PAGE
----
Hurricane Henri to Tropical Storm Henri As Hurricane Henri approached New England the Washington Post put me on to cover it’s landfall. We had one photographer embedding with the Coast Guard on Cape Cod and another on Long Island. I was assigned to show the storms effects on Southern New England. So I based myself […]
Photojournalism & Editorial Photography
This is a small portion of my editorial photography portfolio. It consists of daily assignments for newspapers and magazines, long-term photo projects, and visual musings. Hopefully over time I will be able to post more from my photography archive.
Portraits for a story about Lawrence H. Summers in the New York Times. Larry Summers has split his pandemic time between houses in Massachusetts and Arizona. He also seems to live inside the collective mind of the Washington economic establishment. When the 66-year-old veteran of the Clinton and Obama administrations talks, Washington’s policy apparatus — […]
Adventure Photography & Lifestyle Photography Adventure photography and Lifestyle photography are rarely easy, and they are especially hard to do well. Getting the most striking photographs of athletes and explorers first requires the photographer to keep up with them. The best light and most expressive vistas are usually found by waking up before sunrise and […]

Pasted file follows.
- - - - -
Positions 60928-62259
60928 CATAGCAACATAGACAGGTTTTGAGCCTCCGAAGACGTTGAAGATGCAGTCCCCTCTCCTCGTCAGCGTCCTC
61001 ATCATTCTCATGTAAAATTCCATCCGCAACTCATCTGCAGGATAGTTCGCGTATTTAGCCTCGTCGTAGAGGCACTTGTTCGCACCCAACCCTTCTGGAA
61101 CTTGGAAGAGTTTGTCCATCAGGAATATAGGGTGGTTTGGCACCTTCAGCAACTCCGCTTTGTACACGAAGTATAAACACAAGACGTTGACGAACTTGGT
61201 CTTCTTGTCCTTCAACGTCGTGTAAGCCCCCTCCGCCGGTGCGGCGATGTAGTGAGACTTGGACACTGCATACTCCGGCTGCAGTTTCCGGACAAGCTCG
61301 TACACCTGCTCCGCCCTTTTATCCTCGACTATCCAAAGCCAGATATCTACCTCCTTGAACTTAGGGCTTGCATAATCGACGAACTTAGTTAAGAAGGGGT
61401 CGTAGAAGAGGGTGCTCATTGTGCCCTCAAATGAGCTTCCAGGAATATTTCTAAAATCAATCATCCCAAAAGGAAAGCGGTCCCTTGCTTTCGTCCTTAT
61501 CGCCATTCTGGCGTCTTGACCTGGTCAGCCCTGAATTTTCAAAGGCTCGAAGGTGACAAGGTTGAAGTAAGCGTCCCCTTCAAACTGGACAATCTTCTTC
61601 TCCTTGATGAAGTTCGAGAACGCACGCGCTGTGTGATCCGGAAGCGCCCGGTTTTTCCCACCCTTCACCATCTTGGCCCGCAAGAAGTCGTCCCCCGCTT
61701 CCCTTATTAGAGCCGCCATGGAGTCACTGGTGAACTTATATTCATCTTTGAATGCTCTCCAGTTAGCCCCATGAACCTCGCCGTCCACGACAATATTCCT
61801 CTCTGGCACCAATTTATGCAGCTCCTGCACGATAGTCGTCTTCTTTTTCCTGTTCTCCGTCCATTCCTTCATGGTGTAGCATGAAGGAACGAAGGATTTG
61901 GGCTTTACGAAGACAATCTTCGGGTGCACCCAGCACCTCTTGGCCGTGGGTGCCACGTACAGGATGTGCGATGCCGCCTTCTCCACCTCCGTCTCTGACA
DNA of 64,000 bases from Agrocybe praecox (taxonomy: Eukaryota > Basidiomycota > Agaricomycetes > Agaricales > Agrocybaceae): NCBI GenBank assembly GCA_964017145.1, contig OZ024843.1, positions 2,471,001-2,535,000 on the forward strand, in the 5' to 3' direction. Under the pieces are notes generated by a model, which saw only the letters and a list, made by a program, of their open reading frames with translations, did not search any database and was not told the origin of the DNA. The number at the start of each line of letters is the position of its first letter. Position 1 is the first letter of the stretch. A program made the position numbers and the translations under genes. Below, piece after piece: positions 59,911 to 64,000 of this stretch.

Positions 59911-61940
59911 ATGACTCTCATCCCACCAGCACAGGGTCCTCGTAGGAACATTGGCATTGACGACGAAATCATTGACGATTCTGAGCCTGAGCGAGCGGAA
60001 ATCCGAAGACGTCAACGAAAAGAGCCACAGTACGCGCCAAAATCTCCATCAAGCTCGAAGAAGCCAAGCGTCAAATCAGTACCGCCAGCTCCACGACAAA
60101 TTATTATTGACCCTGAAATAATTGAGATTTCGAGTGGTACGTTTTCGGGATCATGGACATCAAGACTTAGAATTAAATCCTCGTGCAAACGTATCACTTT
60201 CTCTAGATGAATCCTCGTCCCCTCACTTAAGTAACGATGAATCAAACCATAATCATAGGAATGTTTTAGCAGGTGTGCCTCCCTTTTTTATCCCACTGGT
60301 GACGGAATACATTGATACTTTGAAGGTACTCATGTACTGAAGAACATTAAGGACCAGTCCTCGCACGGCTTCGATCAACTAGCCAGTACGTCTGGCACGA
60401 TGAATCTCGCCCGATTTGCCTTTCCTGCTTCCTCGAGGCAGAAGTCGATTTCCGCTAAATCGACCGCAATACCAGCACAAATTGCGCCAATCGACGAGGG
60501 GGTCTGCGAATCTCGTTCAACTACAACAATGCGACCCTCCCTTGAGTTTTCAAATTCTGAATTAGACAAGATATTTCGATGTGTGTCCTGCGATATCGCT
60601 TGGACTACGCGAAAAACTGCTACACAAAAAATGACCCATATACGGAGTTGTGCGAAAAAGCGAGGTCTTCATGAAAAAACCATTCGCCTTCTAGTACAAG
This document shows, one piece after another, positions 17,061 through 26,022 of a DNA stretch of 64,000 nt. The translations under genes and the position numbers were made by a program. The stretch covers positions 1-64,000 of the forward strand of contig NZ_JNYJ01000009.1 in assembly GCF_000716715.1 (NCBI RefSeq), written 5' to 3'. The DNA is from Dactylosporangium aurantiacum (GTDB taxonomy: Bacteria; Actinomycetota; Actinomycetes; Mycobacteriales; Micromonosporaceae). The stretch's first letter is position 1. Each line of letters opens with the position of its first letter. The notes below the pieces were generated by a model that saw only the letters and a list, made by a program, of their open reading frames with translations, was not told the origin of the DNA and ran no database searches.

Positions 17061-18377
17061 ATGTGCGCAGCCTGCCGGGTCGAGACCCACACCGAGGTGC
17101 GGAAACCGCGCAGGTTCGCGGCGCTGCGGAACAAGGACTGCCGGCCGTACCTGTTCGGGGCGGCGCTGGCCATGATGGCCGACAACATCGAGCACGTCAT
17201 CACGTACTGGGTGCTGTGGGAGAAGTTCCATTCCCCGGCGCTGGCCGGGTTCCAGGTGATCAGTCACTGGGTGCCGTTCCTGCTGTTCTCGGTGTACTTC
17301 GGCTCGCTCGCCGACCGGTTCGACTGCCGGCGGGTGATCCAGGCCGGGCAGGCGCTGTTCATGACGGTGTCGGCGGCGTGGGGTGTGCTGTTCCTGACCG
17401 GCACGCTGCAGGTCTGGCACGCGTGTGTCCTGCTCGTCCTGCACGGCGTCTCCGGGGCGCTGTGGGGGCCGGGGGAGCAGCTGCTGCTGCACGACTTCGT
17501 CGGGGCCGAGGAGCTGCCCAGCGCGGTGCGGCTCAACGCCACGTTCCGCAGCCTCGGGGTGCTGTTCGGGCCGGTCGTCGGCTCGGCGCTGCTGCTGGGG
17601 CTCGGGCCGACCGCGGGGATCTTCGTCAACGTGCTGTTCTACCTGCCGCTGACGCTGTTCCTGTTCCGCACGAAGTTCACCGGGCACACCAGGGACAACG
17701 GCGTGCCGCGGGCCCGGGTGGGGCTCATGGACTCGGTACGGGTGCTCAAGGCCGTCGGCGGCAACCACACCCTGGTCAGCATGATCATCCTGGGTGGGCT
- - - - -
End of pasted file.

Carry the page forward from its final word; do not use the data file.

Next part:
for the New York Times Sunday Business A portrait of Kat Gregor, a tax litigator at the law firm Ropes & Gray, in Nantucket, Massachusetts. She said the I.R.S. challenged fee waivers used by four of her clients. The auditors struck her as untrained in the thicket of tax laws governing partnerships.
The numbers began ticking up in September. After a quiet summer, doctors at Rhode Island Hospital began seeing one or two patients with Covid-19 on each shift — and soon three. Then four. Cases climbed steadily until early December, when Rhode Island earned the dubious distinction of having more cases and deaths per 100,000 people than any […]
Downtown Boston, the heart of New England’s largest city typically pulses with office workers, tourists and shoppers. Since the coronavirus pandemic struck–canceling vacations and clearing out office towers–once-bustling weekdays feel more like sleepy Sundays. “Most buildings are not able to crack 7%” occupancy, said Rosemarie Sansone, chief executive of the Downtown Boston Business Improvement District, or […]